The Dirtiest Clean

This past Friday finally found me at LanaLou’s Rock N’ Roll Eatery, a frequent host to some of the finest homegrown talent this city has to offer. Tucked just a block below the colloquially named Railtown at Powell and Gore, LanaLou’s has been on my radar for a long time, having hosted such shows as Kingfisher Bluez’ stacked nine-band Christmas party and a bill headlined by quirky comedian, actress and musician Charlyne Yi.

My orientation began with the blues duo Ornament & Crime. Based in Vancouver since they formed almost two-and-a-half years ago and with only the deceptively modest Les Cousins EP under their belts, O&C burned brightly while working out some kinks live. “We’re gonna play some new stuff ’cause you’re not going to know the difference anyway,” singer and guitarist Thomas Hudson announced early in their set, a veneer to the hard-hitting confidence they were about to display.

I’d made a conscious decision while watching O&C to not compare them to the White Stripes: the comparison is too obvious, especially with Tom and drummer Suzy King purportedly being a married couple. But I just couldn’t ignore O&C’s extremely brief cover of the White Stripes’ B-side “Though I Hear You Calling, I Will Not Answer” which naturally crept somewhere into “Dust in Your Hair” as an intro or interlude.

O&C’s most satisfying moments came when they stepped outside of their influences’ shadows. In those moments, they showed they still have tons of room to grow in their songwriting; their slower, more lyrical moments were a bit lacking, and some of their endings were awkwardly abrupt, leaving me wondering, “Was that it?” rather than lung-blowing cap-offs, but you could hear the seeds of good ideas and the bare structures of songs that could have been more. Regardless, O&C’s jamming was technically topnotch. Watch out for this band, coming to a stage near you this upcoming Record Store Day (April 20).

Next, the night’s second duo, bass and drum scuzz-rockers Hole In My Head, played with as much angst and abandon as singer and bassist Karmin Poirier’s lingering chest cold would allow. But they tore through their set leaving little room for applause, like they were defiantly reclaiming control of their performance from the oppressive grasp of her illness.

Poirier beckoned the audience to move closer, jesting, “It’s like you’re scared to move into the light”. Only two brave souls stepped forward including Suzy King. Poirier seemingly read my mind as just minutes before, I thought how HIMH would have felt so much more fitting in a danker setting with drearier lighting, where people might have been more comfortable thrashing. But LanaLou’s was far too cozy if not in terms of the décor then certainly the intimacy with which the twenty-or-so attendees seemed to have known each other. Hole in My Head is a band I can easily see being at home at the Astoria.

I once overheard at a party, “If your songs are longer than three minutes, you’re not trying hard enough.” If that’s true, Juvenile Hall are one of the hardest working bands in town. And all of that hard work capped off with the release of their debut album Magazine Collage, a personal late contender for favourite local release of 2012.

This Vancouver trio clearly takes cues from The Ramones and likely Shonen Knife. Not that any of those bands ever played it quiet, but Juvenile Hall played with so much extra rev than on their records that I kind of forgot about their soft spot for pop. Sadie O’s thick guitar tone alone was a highlight, pushed along by Krissy D’s go-for-guts drumming and kept on the rails however wobbly by Sidne’s bass-playing. And like a runaway train, I could hear them plowing over every bump along the way, like during some of Sadie’s soloing. I could see by the laughs and looks she and Sidne exchanged that they felt them too. But I liked that lack of polish. Most of all, I liked that Sadie didn’t get shocked to death when she knocked over her beer near her amp – twice.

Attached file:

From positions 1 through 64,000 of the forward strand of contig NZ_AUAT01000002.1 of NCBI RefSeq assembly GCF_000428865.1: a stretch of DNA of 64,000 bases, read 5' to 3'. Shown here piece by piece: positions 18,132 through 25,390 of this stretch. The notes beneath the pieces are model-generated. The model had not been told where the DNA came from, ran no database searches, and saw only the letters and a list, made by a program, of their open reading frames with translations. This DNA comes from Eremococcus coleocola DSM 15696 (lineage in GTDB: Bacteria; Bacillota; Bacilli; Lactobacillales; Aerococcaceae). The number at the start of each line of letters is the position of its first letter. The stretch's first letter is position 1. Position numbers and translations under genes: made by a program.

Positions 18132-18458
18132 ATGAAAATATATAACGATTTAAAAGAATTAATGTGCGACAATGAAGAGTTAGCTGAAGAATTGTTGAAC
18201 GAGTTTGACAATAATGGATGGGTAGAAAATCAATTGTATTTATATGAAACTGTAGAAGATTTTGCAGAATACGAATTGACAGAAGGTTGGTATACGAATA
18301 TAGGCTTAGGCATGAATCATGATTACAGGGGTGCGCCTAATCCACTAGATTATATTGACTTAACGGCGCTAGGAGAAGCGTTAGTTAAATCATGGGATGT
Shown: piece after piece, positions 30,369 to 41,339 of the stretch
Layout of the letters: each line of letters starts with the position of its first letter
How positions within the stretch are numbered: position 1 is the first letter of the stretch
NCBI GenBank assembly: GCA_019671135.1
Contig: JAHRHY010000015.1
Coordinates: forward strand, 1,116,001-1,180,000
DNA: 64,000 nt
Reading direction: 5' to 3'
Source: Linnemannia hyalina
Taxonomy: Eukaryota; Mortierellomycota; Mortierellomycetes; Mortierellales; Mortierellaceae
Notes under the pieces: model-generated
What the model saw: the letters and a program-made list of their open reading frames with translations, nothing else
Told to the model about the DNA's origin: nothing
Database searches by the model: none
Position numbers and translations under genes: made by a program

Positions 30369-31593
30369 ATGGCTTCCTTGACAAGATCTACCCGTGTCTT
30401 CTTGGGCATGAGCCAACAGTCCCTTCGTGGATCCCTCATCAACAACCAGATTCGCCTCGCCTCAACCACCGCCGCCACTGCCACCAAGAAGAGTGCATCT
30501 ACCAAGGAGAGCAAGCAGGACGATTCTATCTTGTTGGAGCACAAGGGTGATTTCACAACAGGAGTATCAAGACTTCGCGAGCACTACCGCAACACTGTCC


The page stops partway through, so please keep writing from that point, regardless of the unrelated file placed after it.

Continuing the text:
No matter how many shows I go to, I’m still not used to crowds clearing before headliners. But just as the crowd seemed to have thinned for Maple Ridge’s Crystal Swells, back it came. Maybe everyone else knew something I didn’t: how much Crystal Swells kicked ass live.

Admittedly, I’d only skimmed Crystal Swells a handful of times in the past, and I only ever heard them as murky post-punk and somewhat unremarkable post-punk at that. But actually seeing them, even when they were down a member who was fracking in Alberta, made me realize they’re far more unique than I thought – a buzzsaw blend of garage rock and surf filtered through mostly effect-free psych. And they had way too much energy to ever make boring, super-serious post-punk. From the first song, you could see the strain on all of their faces, sweat rising and veins bulging. That energy culminated at the end of their set when guitarist and singer Nick Price climbed on everything he could gain a foothold on, knocking over his amp and accidentally unplugging himself in the frenzy. There was that blow-out Ornament & Crime were missing.

The most important lesson I learned from this night was that no matter how little you like a band (above hating or even disliking them), you should see them when you can; they may very well splatter your fucking brains or, put in a more PG way, end up delivering one of the best shows you’ve seen in a while. And while the live experience can detract from some bands whose main appeal is their lo-fidelity, bands like Ornament & Crime and Crystal Swells show that sometimes, it pays to clean up your act.

Leslie Ken Chu

Leslie Ken Chu